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Smartphones as a vehicle for microbial contamination: A risk to healthcare?

For the exercise, the researchers analyzed the microbiomes of 26 mobile phones from healthcare staff – with some surprising results.

Anything connected to the internet -- from smartphones to power plant controllers — can be manipulated. - © AFP/File JUNG Yeon-Je
Anything connected to the internet -- from smartphones to power plant controllers — can be manipulated. - © AFP/File JUNG Yeon-Je

Microbiologists have found that mobile phones are notorious for harboring microbes. The recent research indicates the extent of the microbial population (or the microbiome of the smartphone) in terms of the sheer abundance and broad spectrum of organisms that are present.

Notably, smartphones exposed to all sorts of community environments will harbour diverse microbes from the user’s hands. Some of these organisms can pose risks to patients who are immunocompromised.

In one sense, the mobile device has become the ‘third hand’ of many. Mobile devices are touched by the hands of their users thousands of times a day, even while in bathrooms, and they are rarely subjected to cleaning or disinfection.

The more immediate concern stemming from the research relates to the use of mobile phones in important areas where infection control is paramount. This includes the use of smartphones in healthcare, where measures should be in place to reduce the dissemination of microbes, especially with pathogens.

The new study set out to assess the diversity in microbial genetic signatures on mobile phones used in hospital settings. The study was run by Dr. Matthew Olsen of Bond University.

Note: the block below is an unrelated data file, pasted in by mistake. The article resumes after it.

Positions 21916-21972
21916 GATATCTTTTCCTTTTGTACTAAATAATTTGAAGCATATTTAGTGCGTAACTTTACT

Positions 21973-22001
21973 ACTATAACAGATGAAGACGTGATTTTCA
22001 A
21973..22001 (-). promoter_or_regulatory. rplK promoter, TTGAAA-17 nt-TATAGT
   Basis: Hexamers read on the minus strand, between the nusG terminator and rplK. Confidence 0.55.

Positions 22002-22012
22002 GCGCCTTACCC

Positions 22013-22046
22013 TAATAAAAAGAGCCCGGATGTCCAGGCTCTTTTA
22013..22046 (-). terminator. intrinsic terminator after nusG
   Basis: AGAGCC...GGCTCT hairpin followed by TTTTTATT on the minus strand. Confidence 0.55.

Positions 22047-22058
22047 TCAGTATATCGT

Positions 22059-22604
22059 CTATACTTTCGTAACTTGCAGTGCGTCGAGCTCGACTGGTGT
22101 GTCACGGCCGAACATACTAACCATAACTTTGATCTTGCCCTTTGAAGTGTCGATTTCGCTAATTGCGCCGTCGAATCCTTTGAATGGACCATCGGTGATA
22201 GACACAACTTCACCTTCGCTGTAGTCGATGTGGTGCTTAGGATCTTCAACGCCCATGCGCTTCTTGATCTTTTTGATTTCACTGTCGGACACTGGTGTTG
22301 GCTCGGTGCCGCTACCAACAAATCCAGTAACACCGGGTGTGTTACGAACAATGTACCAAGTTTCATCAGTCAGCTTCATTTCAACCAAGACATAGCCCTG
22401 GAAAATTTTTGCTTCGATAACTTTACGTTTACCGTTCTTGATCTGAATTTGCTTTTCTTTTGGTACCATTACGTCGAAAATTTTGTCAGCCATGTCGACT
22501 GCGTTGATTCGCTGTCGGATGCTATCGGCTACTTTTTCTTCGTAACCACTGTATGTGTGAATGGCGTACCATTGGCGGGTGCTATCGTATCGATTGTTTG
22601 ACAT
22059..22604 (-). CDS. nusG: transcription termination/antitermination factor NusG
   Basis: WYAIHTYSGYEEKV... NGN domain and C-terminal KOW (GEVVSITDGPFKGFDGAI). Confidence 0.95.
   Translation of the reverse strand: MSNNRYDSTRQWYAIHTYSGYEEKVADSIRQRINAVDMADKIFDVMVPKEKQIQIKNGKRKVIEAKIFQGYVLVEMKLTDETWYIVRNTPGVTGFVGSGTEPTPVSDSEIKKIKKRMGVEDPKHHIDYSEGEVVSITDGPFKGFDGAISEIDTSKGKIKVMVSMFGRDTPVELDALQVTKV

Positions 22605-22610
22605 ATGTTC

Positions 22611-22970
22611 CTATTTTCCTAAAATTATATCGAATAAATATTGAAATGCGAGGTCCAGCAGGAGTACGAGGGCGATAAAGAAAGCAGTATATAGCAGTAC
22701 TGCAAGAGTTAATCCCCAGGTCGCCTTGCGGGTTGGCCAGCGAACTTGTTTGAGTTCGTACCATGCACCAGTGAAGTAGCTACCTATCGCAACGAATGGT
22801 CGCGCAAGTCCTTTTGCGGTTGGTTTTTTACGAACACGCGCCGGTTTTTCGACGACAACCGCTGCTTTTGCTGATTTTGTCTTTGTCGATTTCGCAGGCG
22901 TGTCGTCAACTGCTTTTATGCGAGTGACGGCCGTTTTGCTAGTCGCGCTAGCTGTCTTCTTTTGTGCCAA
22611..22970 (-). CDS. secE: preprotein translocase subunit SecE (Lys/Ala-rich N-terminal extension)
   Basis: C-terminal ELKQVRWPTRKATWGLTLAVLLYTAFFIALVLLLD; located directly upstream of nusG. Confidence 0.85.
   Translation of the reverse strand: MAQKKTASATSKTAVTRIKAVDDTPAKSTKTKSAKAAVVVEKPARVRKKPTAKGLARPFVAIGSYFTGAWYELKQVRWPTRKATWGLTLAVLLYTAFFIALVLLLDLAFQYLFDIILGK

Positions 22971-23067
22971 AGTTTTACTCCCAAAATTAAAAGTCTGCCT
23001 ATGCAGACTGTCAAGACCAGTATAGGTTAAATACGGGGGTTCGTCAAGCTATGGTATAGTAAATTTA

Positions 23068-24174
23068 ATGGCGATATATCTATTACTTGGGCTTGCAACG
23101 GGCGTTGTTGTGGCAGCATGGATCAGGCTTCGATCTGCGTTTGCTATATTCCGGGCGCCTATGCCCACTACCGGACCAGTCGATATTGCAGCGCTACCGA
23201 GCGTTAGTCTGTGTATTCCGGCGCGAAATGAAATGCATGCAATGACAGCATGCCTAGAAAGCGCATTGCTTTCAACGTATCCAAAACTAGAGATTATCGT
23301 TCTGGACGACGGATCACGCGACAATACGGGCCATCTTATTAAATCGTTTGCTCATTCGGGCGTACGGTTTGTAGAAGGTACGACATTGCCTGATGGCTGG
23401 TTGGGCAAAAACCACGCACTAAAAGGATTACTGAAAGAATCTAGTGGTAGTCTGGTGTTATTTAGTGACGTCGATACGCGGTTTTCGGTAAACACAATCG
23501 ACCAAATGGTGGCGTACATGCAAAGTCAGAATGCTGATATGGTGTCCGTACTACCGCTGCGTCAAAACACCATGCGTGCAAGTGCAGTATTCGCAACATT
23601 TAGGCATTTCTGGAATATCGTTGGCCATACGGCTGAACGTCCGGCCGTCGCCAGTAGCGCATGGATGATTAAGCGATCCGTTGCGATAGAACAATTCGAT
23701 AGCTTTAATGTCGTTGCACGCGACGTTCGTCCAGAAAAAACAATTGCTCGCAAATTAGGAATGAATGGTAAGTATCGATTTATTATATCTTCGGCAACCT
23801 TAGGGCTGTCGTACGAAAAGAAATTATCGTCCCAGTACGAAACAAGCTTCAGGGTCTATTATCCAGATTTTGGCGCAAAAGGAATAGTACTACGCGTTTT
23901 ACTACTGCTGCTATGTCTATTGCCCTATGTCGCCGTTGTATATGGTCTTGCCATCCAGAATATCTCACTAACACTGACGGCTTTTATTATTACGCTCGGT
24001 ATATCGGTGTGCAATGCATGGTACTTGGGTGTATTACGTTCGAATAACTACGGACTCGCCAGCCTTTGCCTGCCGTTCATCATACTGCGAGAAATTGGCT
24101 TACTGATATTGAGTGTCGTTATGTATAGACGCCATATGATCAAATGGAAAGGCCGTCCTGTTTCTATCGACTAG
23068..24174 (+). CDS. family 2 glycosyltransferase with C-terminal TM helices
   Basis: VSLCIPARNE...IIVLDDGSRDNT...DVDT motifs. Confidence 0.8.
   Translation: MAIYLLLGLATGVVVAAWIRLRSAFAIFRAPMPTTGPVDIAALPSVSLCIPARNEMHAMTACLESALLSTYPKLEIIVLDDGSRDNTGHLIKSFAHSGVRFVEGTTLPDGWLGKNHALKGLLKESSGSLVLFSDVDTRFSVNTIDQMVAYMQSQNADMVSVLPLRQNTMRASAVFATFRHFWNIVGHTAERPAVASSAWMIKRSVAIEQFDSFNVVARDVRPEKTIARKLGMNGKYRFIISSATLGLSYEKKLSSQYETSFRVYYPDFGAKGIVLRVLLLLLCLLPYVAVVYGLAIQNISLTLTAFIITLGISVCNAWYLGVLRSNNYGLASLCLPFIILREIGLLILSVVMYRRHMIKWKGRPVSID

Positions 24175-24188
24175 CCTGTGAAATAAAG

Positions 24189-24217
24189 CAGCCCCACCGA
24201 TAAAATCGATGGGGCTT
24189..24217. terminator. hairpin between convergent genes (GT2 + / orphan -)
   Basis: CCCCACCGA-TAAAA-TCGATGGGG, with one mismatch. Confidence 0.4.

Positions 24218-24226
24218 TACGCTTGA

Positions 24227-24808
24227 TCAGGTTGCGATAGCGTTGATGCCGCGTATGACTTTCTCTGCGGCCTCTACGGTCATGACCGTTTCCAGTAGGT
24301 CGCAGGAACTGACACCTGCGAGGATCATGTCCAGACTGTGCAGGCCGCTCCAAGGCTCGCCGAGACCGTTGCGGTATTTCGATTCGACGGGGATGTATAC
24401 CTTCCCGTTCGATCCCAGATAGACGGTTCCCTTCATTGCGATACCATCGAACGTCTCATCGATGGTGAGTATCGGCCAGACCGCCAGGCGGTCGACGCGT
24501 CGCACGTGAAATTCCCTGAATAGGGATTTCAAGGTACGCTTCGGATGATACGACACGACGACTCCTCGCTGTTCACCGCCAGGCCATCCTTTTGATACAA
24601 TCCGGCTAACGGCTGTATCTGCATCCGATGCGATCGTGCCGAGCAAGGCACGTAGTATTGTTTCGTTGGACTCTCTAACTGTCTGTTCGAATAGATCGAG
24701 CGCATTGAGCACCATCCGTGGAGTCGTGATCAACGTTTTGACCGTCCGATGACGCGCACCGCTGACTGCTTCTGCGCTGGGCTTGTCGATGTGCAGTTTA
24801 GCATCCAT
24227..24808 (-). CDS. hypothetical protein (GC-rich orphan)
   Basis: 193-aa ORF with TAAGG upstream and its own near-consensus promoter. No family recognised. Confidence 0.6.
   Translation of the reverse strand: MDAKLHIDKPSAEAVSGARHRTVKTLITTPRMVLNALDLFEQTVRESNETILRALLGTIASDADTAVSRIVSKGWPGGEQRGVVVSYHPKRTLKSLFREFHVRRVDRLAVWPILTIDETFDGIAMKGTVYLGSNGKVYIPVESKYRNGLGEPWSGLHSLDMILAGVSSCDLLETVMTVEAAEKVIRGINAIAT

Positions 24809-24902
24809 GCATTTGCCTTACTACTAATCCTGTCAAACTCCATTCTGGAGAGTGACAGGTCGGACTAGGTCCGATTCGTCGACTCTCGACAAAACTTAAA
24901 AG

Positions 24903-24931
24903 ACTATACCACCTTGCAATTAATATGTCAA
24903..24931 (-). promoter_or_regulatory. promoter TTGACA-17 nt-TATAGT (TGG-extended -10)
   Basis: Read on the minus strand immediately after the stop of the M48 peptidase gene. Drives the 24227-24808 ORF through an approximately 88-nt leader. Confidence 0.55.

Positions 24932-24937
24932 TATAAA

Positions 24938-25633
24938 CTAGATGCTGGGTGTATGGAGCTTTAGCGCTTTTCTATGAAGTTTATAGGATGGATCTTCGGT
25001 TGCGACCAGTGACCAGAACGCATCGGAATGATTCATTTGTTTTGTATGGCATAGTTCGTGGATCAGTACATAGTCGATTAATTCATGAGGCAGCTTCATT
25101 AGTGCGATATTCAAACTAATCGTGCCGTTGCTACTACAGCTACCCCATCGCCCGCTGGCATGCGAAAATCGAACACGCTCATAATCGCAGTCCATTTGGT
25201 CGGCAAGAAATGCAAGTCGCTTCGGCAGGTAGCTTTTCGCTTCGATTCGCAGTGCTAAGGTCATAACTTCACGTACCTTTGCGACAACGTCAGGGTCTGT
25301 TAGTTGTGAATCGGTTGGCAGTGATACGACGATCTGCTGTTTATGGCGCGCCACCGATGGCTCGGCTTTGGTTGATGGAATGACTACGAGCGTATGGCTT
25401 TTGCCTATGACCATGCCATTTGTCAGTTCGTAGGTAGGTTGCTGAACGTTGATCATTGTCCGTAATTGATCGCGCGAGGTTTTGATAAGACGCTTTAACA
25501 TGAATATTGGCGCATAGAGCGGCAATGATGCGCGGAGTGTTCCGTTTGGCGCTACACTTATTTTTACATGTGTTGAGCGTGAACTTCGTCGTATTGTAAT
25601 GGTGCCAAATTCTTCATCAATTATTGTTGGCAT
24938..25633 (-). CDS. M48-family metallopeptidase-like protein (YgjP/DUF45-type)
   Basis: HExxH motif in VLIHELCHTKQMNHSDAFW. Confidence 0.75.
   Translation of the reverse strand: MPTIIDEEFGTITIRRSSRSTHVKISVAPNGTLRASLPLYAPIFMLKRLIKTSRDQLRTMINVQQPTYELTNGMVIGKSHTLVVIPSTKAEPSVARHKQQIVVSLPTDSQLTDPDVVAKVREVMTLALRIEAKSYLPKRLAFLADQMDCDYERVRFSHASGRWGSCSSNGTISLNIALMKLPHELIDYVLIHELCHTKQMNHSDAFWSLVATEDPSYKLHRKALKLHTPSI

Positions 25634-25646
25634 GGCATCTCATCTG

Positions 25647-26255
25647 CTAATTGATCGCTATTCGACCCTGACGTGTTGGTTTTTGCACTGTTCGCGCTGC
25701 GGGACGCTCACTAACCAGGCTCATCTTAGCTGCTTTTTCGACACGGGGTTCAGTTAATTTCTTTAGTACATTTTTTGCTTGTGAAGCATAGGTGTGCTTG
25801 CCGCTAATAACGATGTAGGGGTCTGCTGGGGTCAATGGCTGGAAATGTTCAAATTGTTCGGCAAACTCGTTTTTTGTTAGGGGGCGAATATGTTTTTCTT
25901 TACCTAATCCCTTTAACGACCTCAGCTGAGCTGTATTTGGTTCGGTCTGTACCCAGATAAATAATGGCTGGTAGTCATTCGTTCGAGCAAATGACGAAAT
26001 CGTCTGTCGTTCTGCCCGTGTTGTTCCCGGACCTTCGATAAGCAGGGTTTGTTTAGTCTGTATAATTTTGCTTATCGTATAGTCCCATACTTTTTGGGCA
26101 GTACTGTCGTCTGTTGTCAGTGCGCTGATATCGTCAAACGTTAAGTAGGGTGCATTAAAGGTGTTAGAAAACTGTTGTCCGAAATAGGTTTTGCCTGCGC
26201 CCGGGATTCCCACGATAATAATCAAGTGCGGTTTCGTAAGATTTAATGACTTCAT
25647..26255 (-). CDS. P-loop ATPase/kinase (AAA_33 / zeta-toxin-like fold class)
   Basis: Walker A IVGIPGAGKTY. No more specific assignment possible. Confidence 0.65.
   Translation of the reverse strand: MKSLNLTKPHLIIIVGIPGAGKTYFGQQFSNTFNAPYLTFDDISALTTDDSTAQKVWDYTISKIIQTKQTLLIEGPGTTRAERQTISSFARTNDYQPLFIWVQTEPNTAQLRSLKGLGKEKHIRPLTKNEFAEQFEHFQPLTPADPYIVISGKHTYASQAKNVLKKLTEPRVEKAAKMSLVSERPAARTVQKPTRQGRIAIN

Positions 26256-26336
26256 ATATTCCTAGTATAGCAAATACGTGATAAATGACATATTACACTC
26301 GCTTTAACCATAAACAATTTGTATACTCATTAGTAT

For the exercise, the researchers analyzed the microbiomes of 26 mobile phones from healthcare staff. The analyses of the sequence data was conducted using the CosmosID-HUB, which is designed for the analysis of complex metagenomic data.

The analysis revealed some 11,259 organisms isolated from the 26 phones. There were additionally 2,096 genes coding for antibiotic resistance and virulence factors. The metagenomic analysis revealed the presence of 134 different (distinct) antibiotic resistance gene.

The microorganisms present included bacteria, fungi, protists, viruses, and bacteriophages. With the organisms captured, clinically relevant species were found, and these included the common bacteria responsible for nosocomial diseases.

Every smartphone in the study recovered organisms of concern: Enterobacteriaceae, Staphylococcus aureus, Klebsiella pneumoniae, Acinetobacter baumannii, Pseudomonas aeruginosa and Enterococcus faecalis/E. faecium organisms. The organisms form the so-termed ESKAPE grouping, formed of six nosocomial pathogens that exhibit multidrug resistance and virulence and hence which pose risks within the healthcare setting.

The research is published in the form of a white paper and it is is titled “High Throughput Metagenomic Analysis Exposes Mobile Phones as Potentially Hazardous Microbial Platforms Warranting Robust Public Health and Biosecurity Protocols”.

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Written By

Dr. Tim Sandle is Digital Journal's Editor-at-Large for science news. Tim specializes in science, technology, environmental, business, and health journalism. He is additionally a practising microbiologist; and an author. He is also interested in history, politics and current affairs.

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